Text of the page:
Even such details as the shock troops having MG08/15 and Mauser 98AZ carbines while the regular line dogs have MG08s on sled mounts and 98A long rifles are mostly maintained. The French have French rifles (Lebel and Berthier), the British mostly British Lee-Enfields, but some British extras had 98AZ carbines too (perhaps the studio ran out of Enfields).
In the scenes of the Battle of Cambrai, the British use Mark IV tanks. These seem fairly accurate. (Hitler’s surviving watercolors include several of British and captured and reused tanks).
A scene of a fragmentary patrol order is concise and accurate enough to be used as a training film. It’s notable that grenade-throwers were designated in the order; they carried their carbines but their main function was to sling Stielhandgranate stick grenades or captured Mills bombs. The importance of ‘nades to trench CQB is made crystal clear here.
Some things are not right. The sights and sounds of close quarters combat — of spade- and bayonet-fighting — are, of necessity perhaps, sanitized.
There is a theme in here that is likely to be seen as accurate by some and inaccurate by others. The feeling of the comradeship of front-fighters that the movie celebrates — a comradeship that explicitly transcends nationality, in which a German Landser has more in common with the poilu facing him than either does with his own nation’s leaders or industrialists — is one truth of war, but so is Remarque’s toxic brew of fear, isolation, and alienation. Which of those is stronger in a combat veteran’s memories depended, then as now, on where you fought and who fought with you. Depended, then, on the luck of the draw.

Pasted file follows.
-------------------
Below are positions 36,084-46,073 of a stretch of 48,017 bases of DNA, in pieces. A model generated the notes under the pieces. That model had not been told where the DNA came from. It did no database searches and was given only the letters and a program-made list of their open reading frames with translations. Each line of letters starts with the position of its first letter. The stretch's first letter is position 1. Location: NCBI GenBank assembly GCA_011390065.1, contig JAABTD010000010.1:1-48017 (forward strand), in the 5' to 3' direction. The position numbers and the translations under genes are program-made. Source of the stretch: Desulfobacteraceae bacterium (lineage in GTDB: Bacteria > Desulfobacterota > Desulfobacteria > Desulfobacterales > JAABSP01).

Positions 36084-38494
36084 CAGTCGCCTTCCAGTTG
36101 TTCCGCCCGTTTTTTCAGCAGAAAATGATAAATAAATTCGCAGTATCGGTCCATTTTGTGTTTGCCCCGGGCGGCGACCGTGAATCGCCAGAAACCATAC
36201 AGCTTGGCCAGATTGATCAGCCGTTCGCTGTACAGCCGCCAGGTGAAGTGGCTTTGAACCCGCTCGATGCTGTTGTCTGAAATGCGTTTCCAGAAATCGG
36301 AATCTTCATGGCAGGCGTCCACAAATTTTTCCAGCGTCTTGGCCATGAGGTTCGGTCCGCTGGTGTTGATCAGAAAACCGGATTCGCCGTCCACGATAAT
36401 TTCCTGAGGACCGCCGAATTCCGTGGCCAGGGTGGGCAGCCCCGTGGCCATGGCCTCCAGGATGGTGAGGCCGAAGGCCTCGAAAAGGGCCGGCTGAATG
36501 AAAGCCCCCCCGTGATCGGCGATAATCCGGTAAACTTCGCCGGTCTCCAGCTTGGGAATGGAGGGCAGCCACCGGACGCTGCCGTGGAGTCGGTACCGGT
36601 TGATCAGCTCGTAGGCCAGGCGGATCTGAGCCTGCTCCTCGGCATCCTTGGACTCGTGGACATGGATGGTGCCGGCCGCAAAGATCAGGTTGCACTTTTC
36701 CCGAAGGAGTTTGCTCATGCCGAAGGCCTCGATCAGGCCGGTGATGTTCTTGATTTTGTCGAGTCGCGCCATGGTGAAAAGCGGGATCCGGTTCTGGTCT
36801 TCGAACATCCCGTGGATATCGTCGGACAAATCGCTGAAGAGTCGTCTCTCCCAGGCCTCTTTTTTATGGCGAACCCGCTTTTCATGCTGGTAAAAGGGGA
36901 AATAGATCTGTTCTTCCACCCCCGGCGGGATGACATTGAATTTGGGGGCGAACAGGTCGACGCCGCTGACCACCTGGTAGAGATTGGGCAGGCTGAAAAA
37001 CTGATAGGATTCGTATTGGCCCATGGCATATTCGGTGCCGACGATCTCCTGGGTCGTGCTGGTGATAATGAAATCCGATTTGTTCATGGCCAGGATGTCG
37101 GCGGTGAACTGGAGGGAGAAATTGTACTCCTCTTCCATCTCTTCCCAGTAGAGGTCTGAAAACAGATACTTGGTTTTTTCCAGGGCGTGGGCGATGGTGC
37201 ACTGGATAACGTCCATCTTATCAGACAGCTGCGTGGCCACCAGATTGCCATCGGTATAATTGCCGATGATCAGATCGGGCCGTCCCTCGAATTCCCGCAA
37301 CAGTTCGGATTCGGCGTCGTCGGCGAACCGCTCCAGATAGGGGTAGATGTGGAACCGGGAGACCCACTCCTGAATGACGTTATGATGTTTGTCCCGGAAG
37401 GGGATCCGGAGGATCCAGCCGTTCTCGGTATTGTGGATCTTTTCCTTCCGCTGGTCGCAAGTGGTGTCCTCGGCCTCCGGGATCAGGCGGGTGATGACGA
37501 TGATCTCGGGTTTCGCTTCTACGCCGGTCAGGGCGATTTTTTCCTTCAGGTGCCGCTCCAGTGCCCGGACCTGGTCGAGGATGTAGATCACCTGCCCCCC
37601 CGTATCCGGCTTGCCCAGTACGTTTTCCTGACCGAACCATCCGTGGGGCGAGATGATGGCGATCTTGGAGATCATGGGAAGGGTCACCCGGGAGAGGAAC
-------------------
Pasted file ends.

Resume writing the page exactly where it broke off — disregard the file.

The bottom line
Stosstrupp 1917 is, as it was intended, the anti-All Quiet. It does not shrink from the terrors of the frontline, but it denies the nihilism of the more famous book and film, and says that, damn it, the frontline soldiers fought for something, and they fought with all their heart. It was not their fault they were beaten.
It is chilling to remember where history took this feeling of having been defeated unfairly. Indeed, Zöberlein took it there explicitly in his follow-on work, which was called Das Befehl des Gewissens (The Dictate of Conscience) as a book and Um das Menschenrecht (Of Human Rights) as a movie2, and dealt with the defeat as back-stab and the postwar socialist revolution and Freikorps movement from an explicitly Nazi and anti-Semitic point of view.
For more information
These sites relate to this particular film.
- Amazon.com DVD page:
- IMDB page:
- IMFDB page:
- Rotten Tomatoes review page:
- Wikipedia page:
- There’s a great deal of noise made about the fact that the customary English title of Remarque’s work and its derivative movies and TV shows, All Quiet on the Western Front, is not the literal translation of the German title, Im Westen Nichts Neues (better rendered, literally, as “Nothing New in the West.”) In fact, Remarque’s title is in the sparse, formulaic wording of a German war diary, and original translator Arthur Wheen’s English title uses the exact same idiom from a period British document. It is, therefore, a perfect translation, and poor Wheen has been beaten up since 1929 for an error that is nothing such. An American log or diary would probably be further abbreviated: “In the West NSTR” — Nothing Significant To Report.
- While, from the synopses, these works appear to have the same theme and setting (post-war Germany and the Freikorps movement) and similar characters, the movie seems to have come out well before the 1937 novel.